Patriot League Success Stories - Where Are They Now?

Joe Novak, Army, '99

Aug. 4, 2008

Patriot League Success Stories - Where Are They Now? will feature former Patriot League student-athletes, highlighting both their accomplishments while competing at the Division I collegiate level and their successes since graduation. The Patriot League embodies the scholar-athlete model in all its intercollegiate participants and is proud of the strides made both in the classroom and in competition. The League applauds the accomplishments of its former student-athletes and celebrates their life long achievements. The following features truly embrace the League's slogan - Today's Scholar-Athletes, Tomorrow's Leaders.

Many of the featured athletes were named either Patriot League Scholar-Athlete of the Year, Player of the Year or Tournament Most Valuable Player in their respective sport. The accomplishments of the former student-athlete THEN and NOW will be highlighted.

Name: Joe Novak
Institution: U.S. Military Academy (Army)
Sport: Men's Swimming and Diving
Graduation Year: 1999
Undergraduate Major: Environmental Science


  • Named Patriot League Swimmer of the Meet three times (1997, 98 and 99) as the only student-athlete in League history to be honored with that award three times
  • Three-time First-Team All-Patriot League honoree (1997, 98 and 99)
  • Earned nine gold medals in Patriot League Championship competition winning the 50-freestyle, 100-freestyle and 100-fly in 1997, 98 and 99
  • Undefeated in Patriot League competition sophomore, junior, and senior years
  • Member of the Patriot League Men's Swimming and Diving All-Decade Team
  • Awarded the Army Athletic Association (AAA) trophy - West Point's highest athletic award given to one male and female each graduating class
  • Current Army record holder in the 50-freestyle, 100-freestyle and 100-fly
  • Patriot League overall record holder in the 100-fly


  • Infantry Platoon Leader in the Middle East in support of Operation Enduring Freedom
  • Awarded "Most Lethal Platoon" during operations in support of Enduring Freedom
  • Trained for the 2004 Olympic Trials in the Army World Class Athlete Program
  • Head Coach of the Cheyenne Mountain Aquatic Swim Team in Colorado Springs
  • Married with two kids

Thoughts on how your competitive experience as a Patriot League student-athlete helped you achieve professional or personal goals:

My competitive experience in the Patriot League plays such an important role in all of the success I enjoy today. The four biggest lessons I took from my experience were:

1) I learned that success comes more easily when you are doing something you love. No one ever had to force me to come to practice. The enjoyment I got from of swimming made focusing and working on the little things a natural part of every practice - which I believe was the difference between me and other student athletes who were more talented. When deciding on a career after the Army and competitive swimming - I was able to have confidence that success would follow my decision to do something I was passionate about.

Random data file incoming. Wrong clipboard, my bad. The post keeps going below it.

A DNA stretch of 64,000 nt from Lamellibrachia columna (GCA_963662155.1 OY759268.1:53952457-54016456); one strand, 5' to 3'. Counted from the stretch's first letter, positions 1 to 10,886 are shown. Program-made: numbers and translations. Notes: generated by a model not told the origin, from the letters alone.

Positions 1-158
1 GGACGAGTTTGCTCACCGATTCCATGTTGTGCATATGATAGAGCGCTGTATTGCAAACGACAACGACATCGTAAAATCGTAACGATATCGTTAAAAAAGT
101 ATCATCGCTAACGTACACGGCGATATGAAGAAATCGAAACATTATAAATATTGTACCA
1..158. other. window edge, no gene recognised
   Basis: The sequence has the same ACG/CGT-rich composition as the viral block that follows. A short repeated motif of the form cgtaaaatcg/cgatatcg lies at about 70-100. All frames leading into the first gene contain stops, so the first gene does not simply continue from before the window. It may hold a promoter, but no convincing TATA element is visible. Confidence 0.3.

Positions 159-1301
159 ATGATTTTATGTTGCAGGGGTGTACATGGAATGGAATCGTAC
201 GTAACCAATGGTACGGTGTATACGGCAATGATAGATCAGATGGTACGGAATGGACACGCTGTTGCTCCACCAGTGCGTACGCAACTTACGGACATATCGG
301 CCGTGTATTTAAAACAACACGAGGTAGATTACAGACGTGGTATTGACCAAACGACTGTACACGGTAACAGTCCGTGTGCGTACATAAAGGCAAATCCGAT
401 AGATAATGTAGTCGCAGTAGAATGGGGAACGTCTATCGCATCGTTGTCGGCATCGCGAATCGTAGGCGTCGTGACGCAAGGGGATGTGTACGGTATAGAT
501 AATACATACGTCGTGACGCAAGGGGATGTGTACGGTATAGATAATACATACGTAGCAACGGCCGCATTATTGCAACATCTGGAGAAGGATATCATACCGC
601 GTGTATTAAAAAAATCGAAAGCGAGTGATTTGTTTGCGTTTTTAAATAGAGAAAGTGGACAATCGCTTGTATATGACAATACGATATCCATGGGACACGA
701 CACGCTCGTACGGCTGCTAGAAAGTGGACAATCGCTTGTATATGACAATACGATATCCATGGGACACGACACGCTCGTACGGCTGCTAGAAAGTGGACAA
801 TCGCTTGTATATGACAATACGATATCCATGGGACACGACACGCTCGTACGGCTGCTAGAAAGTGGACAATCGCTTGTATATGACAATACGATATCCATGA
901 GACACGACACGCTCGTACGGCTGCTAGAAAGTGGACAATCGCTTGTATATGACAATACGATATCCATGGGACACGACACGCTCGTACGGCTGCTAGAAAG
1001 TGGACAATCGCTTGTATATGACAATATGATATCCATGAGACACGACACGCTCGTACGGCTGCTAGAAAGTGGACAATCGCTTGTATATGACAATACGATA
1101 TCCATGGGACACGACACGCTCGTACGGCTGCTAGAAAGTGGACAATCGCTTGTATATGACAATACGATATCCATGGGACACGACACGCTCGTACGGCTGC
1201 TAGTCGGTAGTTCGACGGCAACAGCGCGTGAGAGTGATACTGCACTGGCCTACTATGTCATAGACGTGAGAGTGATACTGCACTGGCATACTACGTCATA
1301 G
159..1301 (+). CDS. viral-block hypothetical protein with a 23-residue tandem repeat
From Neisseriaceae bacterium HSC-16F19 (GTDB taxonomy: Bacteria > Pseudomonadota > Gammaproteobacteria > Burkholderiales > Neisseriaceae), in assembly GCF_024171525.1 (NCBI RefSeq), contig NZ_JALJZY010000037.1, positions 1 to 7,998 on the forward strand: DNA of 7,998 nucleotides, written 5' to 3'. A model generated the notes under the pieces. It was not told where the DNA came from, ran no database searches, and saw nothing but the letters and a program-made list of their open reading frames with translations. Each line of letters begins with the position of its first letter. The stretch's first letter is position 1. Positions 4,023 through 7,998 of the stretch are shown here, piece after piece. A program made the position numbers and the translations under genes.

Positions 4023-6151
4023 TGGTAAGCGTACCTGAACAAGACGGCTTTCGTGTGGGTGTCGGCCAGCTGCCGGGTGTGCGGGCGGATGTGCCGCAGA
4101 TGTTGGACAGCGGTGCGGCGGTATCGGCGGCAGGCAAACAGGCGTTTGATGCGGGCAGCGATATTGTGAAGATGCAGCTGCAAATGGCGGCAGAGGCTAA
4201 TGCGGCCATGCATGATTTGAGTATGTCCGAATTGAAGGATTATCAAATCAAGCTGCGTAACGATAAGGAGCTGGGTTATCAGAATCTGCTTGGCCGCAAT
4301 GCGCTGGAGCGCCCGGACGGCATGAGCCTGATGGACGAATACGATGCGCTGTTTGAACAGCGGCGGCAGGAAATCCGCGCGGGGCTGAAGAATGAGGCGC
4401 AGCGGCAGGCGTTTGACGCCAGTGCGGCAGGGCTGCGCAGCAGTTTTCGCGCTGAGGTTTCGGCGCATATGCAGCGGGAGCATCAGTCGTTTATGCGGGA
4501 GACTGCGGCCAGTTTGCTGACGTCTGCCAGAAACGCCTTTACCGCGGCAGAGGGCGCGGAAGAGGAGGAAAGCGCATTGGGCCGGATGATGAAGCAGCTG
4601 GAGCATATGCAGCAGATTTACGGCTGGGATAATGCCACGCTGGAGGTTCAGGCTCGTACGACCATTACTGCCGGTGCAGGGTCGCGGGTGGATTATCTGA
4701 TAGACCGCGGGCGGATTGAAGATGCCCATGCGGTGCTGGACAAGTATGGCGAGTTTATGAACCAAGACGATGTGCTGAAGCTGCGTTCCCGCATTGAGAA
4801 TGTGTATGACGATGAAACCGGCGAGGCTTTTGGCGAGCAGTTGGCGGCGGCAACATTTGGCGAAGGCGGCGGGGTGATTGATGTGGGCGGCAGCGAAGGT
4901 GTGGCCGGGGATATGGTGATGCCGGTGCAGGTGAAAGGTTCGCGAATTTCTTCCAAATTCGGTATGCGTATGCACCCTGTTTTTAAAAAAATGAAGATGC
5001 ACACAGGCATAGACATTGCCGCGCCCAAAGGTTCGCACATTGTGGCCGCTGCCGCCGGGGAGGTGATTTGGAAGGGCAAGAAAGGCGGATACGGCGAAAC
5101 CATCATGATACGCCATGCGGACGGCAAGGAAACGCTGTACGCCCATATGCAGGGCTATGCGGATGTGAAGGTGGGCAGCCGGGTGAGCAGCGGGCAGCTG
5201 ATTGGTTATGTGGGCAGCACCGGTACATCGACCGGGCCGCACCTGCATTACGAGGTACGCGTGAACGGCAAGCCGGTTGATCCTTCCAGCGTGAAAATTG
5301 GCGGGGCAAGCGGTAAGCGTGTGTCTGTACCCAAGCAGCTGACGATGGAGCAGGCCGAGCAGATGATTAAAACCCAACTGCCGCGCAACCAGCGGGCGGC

2) Success doesn't happen overnight. I learned that what I did in September impacts what happens in March. Sometimes the results took a year or more. Far too often we tend to look for instant gratification. I was able to be patient and understand that nothing great happens without sacrifice, hard work, and most all patience - a lesson that continues to pay dividends in my life today.

3) Character Matters - swimming can be a very individual sport, but ultimately a team of people is required for great success. I was blessed to have the support of Ray Bosse and the coaching of Terry Laughlin. Without either, things would have turned out much differently. Everything in life comes down to people and relationships. Character is a necessary ingredient to long term success in relationships.

4) Goals need to be big and clear. My freshman year at West Point I didn't make a single final at the Patriot League Championships, I didn't win a single race at a dual meet, and wasn't even fast enough to be a part of any of Army's "A" relays. If I would have told someone that my goal was to finish my final three years never losing a race to a Patriot League competitor, be the only swimmer to ever be named "Swimmer of the Meet" for three consecutive years, and qualify for the Olympic trials in three events they would have probably started laughing. However, it was this mindset that enabled me to achieve extraordinary results.

Additionally the difficult academic standards at West Point forced me to be efficient with my time and prioritize everything. Today my goals are big and my time constraints are many. Being a student-athlete in the Patriot League prepared me for the road ahead.